By Ania Korsunska
No doubt you know from your own experience, misinformation about scientific studies is abundant and often these types of stories spread like wildfire throughout social media and other networks. But, is “wild fire” the right metaphor? A group of information science scholars recently have been asking such questions.
What if information spreads like a virus?
“Virus” is an interesting concept. On one hand- it’s defined as an infective agent that is able to multiply within the living cells of a host. On the other hand – it colloquially refers to a piece of code that is capable of copying itself and having a detrimental effect on a computer system. We don’t think of viruses as associated with anything positive, like a cat playing the piano. But it’s not the bacteria or code itself that makes something a “virus”, but it’s the mechanism of spread that is its defining feature.
Luckily, virus spread networks existed much longer than the internet, so researchers have a unique insight into how these mechanisms work. The video below is an amazing, unique illustration of this. It’s from the Kishony Lab at Harvard Medical School, and it illustrates how bacteria move as they become resistant to antibiotics.
Each section contains higher and higher doses of antibiotics and in the video you can see how over time, the E. coli bacteria – fascinatingly and terrifyingly – learns to adapt to survive in them. The ending image shows the network of the spread and evolution of the bacteria, making obscure concepts such as mutation and viral spread intensely visual.
Viral Spread Networks
Though far from the medical field myself, I have a fascination with networks. Luckily, this notion of “viral” spread in not only in the medical field, but is now also connected to things like funny cat videos and abuse of passengers on airplanes. The underlying mechanisms seem to be similar: some information – be it genetic information or a cat playing the piano – is passed along to other locations, where the spread continues rapidly through sharing.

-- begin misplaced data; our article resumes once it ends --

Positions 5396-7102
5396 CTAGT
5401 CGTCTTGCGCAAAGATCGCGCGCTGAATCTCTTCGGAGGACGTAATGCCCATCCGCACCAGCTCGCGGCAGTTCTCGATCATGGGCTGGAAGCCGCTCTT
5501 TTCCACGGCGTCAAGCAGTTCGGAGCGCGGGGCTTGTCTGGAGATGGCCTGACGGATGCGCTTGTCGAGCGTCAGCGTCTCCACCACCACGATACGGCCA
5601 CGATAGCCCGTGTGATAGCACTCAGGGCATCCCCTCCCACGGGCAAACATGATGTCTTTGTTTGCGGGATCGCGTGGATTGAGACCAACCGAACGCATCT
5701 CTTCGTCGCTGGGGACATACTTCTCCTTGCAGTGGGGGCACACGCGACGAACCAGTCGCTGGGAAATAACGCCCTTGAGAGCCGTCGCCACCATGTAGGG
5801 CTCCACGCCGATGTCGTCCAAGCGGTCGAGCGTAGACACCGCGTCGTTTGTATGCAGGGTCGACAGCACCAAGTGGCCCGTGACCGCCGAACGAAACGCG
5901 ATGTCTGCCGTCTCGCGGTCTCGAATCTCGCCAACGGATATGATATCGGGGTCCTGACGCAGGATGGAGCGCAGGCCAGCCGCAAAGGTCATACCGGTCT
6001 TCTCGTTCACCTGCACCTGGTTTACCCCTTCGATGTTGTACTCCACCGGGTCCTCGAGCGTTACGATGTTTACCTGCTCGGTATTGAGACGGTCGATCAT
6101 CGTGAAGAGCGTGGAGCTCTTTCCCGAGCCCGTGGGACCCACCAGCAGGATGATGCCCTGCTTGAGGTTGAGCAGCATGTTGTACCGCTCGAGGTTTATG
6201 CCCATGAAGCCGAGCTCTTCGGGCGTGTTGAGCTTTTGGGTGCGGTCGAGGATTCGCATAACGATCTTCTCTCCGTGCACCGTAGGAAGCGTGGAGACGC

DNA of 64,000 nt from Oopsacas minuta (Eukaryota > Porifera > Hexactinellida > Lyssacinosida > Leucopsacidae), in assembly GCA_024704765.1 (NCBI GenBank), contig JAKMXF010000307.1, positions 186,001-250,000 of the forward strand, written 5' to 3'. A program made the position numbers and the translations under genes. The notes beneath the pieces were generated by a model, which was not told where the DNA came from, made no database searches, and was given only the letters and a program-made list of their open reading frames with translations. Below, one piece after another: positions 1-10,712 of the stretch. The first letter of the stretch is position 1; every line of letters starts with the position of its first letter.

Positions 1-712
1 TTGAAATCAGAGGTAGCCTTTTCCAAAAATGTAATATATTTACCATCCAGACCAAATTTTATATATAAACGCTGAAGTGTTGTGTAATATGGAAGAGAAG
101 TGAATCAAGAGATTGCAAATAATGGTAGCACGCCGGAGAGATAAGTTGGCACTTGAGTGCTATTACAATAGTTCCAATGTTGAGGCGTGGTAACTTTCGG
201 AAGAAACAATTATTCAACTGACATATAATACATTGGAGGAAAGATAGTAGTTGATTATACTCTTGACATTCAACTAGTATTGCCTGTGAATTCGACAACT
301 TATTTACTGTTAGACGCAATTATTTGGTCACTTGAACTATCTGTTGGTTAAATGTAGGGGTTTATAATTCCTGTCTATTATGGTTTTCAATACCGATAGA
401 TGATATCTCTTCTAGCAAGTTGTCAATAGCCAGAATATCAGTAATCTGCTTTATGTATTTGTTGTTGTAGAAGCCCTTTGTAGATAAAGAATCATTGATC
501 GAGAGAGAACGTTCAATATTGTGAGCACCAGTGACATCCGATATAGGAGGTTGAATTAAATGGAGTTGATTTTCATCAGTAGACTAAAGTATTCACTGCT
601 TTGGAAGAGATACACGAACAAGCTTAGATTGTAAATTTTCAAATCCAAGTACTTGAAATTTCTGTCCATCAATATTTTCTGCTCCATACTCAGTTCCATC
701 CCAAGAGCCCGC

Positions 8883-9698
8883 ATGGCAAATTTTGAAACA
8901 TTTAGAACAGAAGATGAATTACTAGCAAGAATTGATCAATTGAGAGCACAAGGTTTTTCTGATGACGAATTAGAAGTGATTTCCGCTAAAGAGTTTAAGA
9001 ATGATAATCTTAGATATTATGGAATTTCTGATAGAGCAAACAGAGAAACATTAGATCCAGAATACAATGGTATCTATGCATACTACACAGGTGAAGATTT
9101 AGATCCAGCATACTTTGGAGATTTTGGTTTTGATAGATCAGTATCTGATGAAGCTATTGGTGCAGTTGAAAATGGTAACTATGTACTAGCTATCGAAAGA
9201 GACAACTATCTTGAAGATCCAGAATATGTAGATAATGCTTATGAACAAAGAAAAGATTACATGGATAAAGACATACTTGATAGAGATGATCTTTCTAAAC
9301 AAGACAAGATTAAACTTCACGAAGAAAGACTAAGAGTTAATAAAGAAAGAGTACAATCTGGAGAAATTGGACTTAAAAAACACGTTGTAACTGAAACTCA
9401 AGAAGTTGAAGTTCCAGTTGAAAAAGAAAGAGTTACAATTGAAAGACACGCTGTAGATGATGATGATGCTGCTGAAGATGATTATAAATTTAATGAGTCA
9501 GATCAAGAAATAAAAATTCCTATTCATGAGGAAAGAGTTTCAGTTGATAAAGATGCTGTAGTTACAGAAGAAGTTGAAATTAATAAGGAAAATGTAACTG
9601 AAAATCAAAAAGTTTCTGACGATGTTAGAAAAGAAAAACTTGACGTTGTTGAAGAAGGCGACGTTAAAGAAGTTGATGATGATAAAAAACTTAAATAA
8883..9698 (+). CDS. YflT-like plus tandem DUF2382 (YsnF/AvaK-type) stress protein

The question is then, how can we use research methods such as network analysis to study media information spread? What kind of information is more likely to travel like a virus, and is that the same as something “going viral”?
Dr. Karine Nahon (University of Washington, iSchool) and Dr. Jeff Hemsley (Syracuse University, iSchool) wrote a book Going Viral, where they thought about what the concept of “virality” entails:
“Virality is a social information flow process where many people simultaneously forward a specific information item, over a short period of time, within their social networks, and where the message spreads beyond their own [social] networks to different, often distant networks, resulting in a sharp acceleration in the number of people who are exposed to the message” (Nahon & Hemsley, 2013).
Key to this concept is the unique signature (see visual below) that viral events have in common, illustrating a sharp, fast increase in sharing activity that spans across any sort of barrier (such as media sources, social networks, friend groups, countries, etc.)
If we look at viral information as a disease that spreads from person to person, it opens up some interesting opportunities for network analysis. For example, some recent computational studies are currently looking into viral spread of memes, and show that some tend to spread like epidemics in between social networks (Weng, Menczer, & Ahn, 2013). And the metaphor of “epidemic” seems accurate, since misinformation that goes viral can also have lasting, negative effect on people’s lives, especially misinformation related to health, science and medicine.
Research also has shown that, though fact-checking and corrections exist, misinformation has also been shown to spread much faster and wider than the truth (Vosoughi, Roy, & Aral, 2018), and be very difficult to eliminate from people’s minds, even after being debunked (Hochschild & Einstein, 2015; Nyhan & Reifler, 2015). This means that, once infected, both entertaining information and harmful misinformation leaves a mark and shapes our worldview, possibly affecting our future behavior.
Hopefully as researchers, myself included, continue to explore this new, innovative space, we can find the “antidote” or “vaccine” to protect ourselves from being consistently exposed to viral misinformation.
Nahon, K., & Hemsley, J. (2013). Going viral. Polity.
Hemsley, J. (2016). Studying the viral growth of a connective action network using information event signatures. First Monday, 21(8).
Hochschild, J. L., & Einstein, K. L. (2015). Do facts matter? Information and misinformation in american politics, Political Science Quarterly, 130(4), 585-624.
Nyhan, B., & Reifler, J. (2015). Does correcting myths about the flu vaccine work? An experimental evaluation of the effects of corrective information. Vaccine, 33(3), 459-464.
Vosoughi, S., Roy, D., & Aral, S. (2018). The spread of true and false news online. Science, 359(6380), 1146-1151.
Weng, L., Menczer, F., & Ahn, Y. Y. (2013). Virality prediction and community structure in social networks. Scientific reports, 3, 2522.
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